Bush to stay quiet on Trump’s immigration ban: spokesman

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Former President George W. Bush and President Donald Trump. (Photos: Pablo Martinez Monsivais/AP, Chip Somodevilla/Getty Images)
Former President George W. Bush and President Trump. (Photos: Pablo Martinez Monsivais/AP, Chip Somodevilla/Getty Images)

Former President George W. Bush, who spent nearly eight years urging Americans not to view Islam as the enemy of the United States, will not weigh in publicly on President Trump’s controversial order temporarily freezing immigration from seven Muslim-majority countries, his office said Monday.

“The same silence that was afforded to President Obama will be extended to President Trump,” Bush spokesman Freddy Ford told Yahoo News by email.

On Friday, Trump signed an executive order banning immigration to the United States by citizens from Iran, Iraq, Syria, Libya, Somalia, Sudan and Yemen for 90 days. Admission of all refugees was halted for 120 days. The order sparked protests at major U.S. airports and criticism by some U.S. allies, as well as legal challenges from civil liberties groups.

In contrast, former President Barack Obama’s spokesman issued a statement Monday saying that Obama was “heartened by the level of engagement taking place in communities around the country.”

“Citizens exercising their Constitutional right to assemble, organize and have their voices heard by their elected officials is exactly what we expect to see when American values are at stake,” the statement said.

Bush’s decision not to weigh in aligns with his decision to stay out of political fights after leaving office in January 2009, effectively giving the new president a chance to advance his agenda without sniping from the sidelines.

But the Republican former president worked enormously hard in the aftermath of the Sept. 11, 2001, terrorist attacks to persuade Americans that the country was at war with extremists, not with the Muslim world.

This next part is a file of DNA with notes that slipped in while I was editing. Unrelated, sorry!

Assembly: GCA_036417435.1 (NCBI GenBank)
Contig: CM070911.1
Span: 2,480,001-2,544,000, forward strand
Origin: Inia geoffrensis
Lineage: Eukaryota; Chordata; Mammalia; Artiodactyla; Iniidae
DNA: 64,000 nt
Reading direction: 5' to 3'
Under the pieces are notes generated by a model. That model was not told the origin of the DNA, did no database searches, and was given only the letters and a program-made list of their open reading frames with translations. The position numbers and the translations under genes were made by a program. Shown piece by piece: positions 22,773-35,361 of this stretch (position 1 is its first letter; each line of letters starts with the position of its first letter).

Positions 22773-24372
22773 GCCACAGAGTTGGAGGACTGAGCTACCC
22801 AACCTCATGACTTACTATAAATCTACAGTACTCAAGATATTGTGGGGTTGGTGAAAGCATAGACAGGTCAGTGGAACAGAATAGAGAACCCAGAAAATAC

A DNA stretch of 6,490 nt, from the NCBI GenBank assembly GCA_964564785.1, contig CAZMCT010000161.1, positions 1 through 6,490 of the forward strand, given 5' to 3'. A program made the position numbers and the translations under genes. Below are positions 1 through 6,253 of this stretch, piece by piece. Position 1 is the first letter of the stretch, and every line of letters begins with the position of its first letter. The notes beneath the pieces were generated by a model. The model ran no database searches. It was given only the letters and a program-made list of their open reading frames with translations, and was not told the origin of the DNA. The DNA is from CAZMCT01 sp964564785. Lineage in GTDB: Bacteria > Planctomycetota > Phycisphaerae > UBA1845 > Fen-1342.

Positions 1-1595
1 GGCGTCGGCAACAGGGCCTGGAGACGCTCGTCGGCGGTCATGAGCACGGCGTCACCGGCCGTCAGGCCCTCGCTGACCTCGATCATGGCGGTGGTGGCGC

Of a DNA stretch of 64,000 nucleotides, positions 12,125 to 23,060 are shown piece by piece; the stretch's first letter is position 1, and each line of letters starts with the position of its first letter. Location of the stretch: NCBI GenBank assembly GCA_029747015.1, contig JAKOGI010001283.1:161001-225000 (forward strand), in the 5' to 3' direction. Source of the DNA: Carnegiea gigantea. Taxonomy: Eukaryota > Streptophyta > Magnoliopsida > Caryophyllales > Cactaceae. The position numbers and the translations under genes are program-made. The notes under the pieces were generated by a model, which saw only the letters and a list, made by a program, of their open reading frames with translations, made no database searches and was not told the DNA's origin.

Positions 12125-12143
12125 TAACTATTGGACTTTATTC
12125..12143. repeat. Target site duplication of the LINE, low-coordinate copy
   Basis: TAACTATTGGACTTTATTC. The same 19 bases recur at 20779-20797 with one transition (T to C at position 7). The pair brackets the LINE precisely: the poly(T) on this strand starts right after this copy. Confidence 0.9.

Bush, who declared a “war on terrorism” not quite 12 hours after the attacks, hurried less than a week later to the Islamic Center of Washington, a mosque and cultural center. There, he quoted the Quran and warned that Americans who were unleashing their anger on fellow American followers of Islam “represent the worst of humankind.”

“The face of terror is not the true faith of Islam. That’s not what Islam is all about. Islam is peace. These terrorists don’t represent peace. They represent evil and war,” he said.

Bush’s outreach on this score still draws praise from Democrats.

“That was one of the real contributions, despite all the other problems, that George W. Bush made after 9/11, when he basically said, after going to a mosque in Washington, ‘We are not at war with Islam or Muslims,’” former Secretary of State Hillary Clinton said at a Democratic debate in November 2015.

Bush tried to craft his language to avoid offending followers of Islam overseas. He shied from describing the United States’ enemies as “Islamic terrorists,” although for a brief time in 2006 he called them “Islamic radicals,” only to drop the expression after Saudi Arabia objected. Early on, he called the war on terrorism a “crusade,” a term that has largely lost its religious connotations in the West, but which remains deeply offensive for historical reasons to many Muslims in the Middle East. Angry with himself over the unnecessary provocation, Bush in June 2004 edited Dwight D. Eisenhower’s famous D-Day message to leave out a reference to “the great crusade” of defeating Nazi Germany.

On the 2016 campaign trail, Trump condemned the language that Bush and Obama had chosen to use as political correctness run amok, and vowed to be blunter.

He delivered on that promise in his inaugural address, declaring: “We will reinforce old alliances and form new ones, and unite the civilized world against radical Islamic terrorism, which we will eradicate completely from the face of the Earth.”

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